Tuesday, March 3, 2009

Compulsive bruxism: How to protect your patients’ teeth

Friedland, BChD, MSc, JD

Assistant professor of oral medicine, infection, and immunity, Harvard School of Dental Medicine, Boston, MA

C. Manschreck, MD, MPH

Professor of psychiatry, Harvard Medical School, Boston, MA

Oral habits such as bruxism—compulsive grinding or clenching of the teeth—can be a manifestation of obsessive-compulsive disorder (OCD) and other anxiety disorders. Bruxism also may be a side effect of selective serotonin reuptake inhibitors (SSRIs) used to treat OCD and depression. Other oral conditions can complicate treatment of these disorders.

Potentially serious sequelae of bruxism and similar behaviors include:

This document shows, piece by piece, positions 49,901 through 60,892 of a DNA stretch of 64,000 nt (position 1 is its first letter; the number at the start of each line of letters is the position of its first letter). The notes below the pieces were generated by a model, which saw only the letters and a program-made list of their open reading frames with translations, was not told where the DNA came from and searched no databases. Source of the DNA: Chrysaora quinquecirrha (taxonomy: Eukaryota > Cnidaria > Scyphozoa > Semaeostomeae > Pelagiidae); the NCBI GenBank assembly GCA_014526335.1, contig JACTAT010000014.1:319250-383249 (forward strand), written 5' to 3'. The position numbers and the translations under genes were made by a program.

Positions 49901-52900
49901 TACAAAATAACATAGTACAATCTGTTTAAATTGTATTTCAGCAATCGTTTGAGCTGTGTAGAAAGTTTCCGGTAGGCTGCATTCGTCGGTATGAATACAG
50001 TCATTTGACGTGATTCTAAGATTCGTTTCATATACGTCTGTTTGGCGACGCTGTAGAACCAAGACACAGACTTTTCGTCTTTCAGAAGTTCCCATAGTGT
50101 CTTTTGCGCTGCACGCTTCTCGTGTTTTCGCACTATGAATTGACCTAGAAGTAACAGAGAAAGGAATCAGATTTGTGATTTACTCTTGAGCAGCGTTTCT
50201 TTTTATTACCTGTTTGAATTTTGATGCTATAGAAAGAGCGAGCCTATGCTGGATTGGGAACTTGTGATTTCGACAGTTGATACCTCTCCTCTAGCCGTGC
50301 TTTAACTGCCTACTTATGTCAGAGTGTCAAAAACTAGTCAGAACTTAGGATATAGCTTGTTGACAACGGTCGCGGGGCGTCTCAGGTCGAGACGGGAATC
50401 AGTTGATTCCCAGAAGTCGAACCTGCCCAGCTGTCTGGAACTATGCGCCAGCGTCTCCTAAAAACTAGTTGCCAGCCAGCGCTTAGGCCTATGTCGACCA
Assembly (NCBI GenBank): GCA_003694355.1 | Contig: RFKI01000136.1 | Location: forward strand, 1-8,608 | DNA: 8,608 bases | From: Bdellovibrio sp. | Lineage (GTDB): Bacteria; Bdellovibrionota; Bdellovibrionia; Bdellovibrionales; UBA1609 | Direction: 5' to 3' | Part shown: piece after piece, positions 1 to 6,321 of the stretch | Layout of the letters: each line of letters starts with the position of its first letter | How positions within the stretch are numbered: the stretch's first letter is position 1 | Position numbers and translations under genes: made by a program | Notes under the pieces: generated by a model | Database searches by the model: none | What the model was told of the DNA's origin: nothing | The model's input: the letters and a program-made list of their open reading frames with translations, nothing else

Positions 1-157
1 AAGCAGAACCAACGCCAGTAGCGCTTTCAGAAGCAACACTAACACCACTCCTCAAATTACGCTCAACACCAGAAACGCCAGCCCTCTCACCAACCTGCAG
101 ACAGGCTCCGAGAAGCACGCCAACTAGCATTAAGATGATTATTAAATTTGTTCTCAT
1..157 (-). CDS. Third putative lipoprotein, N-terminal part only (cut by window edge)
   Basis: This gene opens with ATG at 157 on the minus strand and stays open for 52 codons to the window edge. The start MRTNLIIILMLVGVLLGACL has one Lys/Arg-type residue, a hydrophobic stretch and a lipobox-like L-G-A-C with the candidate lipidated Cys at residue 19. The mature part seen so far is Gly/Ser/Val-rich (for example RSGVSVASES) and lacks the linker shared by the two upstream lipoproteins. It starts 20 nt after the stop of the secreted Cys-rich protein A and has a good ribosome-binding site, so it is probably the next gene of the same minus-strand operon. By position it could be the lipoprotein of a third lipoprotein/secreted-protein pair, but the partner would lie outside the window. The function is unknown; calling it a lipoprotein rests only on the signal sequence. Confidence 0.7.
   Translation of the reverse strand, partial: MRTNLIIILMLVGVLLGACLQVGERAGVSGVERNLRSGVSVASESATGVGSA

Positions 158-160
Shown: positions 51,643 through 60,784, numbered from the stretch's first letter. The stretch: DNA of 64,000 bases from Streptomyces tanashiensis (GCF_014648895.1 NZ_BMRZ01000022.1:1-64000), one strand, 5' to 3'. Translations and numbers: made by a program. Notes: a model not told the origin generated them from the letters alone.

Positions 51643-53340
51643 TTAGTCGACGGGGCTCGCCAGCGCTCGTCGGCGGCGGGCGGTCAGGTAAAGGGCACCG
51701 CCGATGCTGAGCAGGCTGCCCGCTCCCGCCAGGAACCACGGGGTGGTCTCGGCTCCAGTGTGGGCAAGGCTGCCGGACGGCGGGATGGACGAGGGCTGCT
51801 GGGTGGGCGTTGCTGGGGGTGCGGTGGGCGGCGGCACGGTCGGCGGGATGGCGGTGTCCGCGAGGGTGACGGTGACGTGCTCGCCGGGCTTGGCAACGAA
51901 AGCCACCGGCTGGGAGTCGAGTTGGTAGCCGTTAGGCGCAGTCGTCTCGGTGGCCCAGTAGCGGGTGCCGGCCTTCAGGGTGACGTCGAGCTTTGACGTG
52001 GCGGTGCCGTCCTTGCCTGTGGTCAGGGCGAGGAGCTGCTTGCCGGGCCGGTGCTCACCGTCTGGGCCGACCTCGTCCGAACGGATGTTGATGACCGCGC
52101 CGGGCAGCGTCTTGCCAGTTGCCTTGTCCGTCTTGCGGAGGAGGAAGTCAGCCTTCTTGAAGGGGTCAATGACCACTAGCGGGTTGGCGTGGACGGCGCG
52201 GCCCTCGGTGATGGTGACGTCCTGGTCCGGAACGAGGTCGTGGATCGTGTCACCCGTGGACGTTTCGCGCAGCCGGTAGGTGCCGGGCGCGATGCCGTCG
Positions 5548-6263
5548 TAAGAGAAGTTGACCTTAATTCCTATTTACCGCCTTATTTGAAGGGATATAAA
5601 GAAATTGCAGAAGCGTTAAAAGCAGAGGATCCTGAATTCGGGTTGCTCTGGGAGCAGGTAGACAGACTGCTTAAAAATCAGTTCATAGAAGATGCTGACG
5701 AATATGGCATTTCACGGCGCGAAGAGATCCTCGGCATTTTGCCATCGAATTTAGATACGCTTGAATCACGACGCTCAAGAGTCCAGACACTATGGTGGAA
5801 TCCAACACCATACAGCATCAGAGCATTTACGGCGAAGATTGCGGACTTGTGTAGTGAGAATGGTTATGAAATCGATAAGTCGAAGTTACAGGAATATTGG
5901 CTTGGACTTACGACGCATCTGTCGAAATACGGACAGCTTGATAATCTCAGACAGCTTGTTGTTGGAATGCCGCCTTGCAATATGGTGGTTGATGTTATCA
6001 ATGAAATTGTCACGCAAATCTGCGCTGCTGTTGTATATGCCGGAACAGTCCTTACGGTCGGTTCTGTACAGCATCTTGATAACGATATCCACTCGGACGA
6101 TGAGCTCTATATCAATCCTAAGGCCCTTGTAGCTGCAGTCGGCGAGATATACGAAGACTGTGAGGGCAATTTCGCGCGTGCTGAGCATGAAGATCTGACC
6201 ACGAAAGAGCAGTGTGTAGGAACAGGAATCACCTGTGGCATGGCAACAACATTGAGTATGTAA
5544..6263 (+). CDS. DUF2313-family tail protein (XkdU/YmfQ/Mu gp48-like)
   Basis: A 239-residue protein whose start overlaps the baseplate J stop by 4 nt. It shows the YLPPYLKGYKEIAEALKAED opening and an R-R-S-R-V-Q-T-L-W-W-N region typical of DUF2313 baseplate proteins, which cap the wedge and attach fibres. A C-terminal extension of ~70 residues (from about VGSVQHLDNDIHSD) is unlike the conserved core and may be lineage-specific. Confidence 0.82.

• wearing down of teeth (more common)

  • necrosis of the pulpal tissues that results in non-vital teeth (less common).

The following case underlines the need for early referral to a dentist and close follow-up for patients who have tooth-related behaviors or are taking medications associated with a risk for such behaviors.

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  1. Yes Sir, Good post and most importantly descriptive and informative for those how looking something useful about bruxism.

  2. Common treatments for teeth grinding range from the psychological to the preventative. Many believe that stress management will reduce the instances of teeth grinding. Dentists will often recommend using a mouth guard when sleeping to protect the teeth.
    Dentist India